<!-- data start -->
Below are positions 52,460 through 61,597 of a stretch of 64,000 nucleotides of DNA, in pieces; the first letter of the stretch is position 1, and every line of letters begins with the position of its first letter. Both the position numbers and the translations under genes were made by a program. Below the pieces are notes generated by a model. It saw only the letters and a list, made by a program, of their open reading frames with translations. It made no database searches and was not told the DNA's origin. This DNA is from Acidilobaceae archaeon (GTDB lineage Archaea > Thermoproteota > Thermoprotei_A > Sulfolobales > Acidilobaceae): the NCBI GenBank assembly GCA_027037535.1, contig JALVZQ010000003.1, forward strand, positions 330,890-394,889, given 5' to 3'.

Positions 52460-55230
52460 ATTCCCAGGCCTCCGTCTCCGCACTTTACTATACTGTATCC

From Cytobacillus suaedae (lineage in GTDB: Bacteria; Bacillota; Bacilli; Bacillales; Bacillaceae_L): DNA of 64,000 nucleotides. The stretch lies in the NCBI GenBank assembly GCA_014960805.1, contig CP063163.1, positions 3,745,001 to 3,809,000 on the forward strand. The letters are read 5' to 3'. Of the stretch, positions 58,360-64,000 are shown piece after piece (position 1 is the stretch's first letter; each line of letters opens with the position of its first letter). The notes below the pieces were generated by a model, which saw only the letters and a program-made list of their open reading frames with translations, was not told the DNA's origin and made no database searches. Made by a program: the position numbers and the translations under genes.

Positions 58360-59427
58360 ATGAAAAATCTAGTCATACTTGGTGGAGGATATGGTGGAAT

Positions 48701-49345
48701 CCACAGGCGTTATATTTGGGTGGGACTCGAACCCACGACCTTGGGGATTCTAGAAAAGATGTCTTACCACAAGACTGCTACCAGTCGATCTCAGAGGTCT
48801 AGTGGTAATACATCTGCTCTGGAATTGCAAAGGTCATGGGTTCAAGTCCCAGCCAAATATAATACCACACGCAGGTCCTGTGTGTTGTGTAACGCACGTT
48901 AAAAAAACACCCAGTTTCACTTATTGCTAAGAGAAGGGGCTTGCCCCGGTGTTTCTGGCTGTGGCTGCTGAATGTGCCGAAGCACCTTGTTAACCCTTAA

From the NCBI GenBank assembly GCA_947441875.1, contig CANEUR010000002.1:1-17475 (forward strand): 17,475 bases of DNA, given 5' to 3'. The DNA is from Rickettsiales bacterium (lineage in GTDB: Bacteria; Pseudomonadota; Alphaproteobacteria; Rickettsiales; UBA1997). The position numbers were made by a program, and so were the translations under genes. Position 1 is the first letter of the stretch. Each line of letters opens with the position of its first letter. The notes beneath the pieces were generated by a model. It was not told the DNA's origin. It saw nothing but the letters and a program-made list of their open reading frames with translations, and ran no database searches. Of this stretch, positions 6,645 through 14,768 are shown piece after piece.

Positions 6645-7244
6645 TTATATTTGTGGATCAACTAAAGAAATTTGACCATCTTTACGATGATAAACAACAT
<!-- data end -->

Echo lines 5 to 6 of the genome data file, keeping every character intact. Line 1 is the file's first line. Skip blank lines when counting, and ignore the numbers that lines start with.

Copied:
Positions 58360-59427
58360 ATGAAAAATCTAGTCATACTTGGTGGAGGATATGGTGGAAT